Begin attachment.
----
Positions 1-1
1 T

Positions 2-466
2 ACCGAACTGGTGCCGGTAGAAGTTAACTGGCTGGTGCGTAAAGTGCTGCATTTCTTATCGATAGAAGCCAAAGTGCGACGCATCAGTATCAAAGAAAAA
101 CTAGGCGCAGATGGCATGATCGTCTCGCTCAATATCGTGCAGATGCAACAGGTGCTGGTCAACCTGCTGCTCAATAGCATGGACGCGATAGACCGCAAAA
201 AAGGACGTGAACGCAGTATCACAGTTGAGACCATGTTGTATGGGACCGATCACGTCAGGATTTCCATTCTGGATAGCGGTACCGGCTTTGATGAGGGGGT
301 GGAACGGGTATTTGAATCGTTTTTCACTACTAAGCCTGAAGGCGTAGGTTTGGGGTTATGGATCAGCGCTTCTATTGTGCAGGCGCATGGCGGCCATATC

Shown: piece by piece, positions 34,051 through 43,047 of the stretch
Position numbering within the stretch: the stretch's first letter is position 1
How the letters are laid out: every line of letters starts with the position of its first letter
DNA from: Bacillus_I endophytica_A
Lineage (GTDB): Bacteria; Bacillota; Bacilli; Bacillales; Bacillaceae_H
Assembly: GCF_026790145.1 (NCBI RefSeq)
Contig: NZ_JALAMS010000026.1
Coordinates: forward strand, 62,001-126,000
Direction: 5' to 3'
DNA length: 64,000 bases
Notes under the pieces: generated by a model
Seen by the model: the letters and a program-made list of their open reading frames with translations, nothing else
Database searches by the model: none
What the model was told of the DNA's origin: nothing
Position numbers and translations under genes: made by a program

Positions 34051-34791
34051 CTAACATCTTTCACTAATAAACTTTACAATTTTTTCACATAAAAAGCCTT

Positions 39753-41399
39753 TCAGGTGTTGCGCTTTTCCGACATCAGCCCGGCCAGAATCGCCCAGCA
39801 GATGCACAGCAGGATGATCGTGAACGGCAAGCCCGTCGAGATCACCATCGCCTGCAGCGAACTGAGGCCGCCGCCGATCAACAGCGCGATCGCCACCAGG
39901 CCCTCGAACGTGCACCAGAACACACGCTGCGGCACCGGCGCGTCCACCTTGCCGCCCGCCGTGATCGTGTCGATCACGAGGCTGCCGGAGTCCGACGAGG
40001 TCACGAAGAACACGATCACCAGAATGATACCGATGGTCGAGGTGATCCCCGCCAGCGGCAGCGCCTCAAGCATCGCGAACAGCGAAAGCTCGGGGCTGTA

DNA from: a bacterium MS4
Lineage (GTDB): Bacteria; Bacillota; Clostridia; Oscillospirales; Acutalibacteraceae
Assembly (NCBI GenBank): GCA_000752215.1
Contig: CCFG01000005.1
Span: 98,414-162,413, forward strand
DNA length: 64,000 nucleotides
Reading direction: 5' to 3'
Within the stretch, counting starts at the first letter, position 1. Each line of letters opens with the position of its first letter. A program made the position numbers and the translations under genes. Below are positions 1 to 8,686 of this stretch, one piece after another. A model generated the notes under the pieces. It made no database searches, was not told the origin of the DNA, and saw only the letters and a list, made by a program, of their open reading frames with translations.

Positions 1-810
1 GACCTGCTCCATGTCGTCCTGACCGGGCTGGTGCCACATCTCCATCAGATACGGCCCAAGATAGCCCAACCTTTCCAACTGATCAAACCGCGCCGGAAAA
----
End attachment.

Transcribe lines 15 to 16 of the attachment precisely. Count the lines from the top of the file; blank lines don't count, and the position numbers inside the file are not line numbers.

Coordinates: forward strand, 62,001-126,000
Direction: 5' to 3'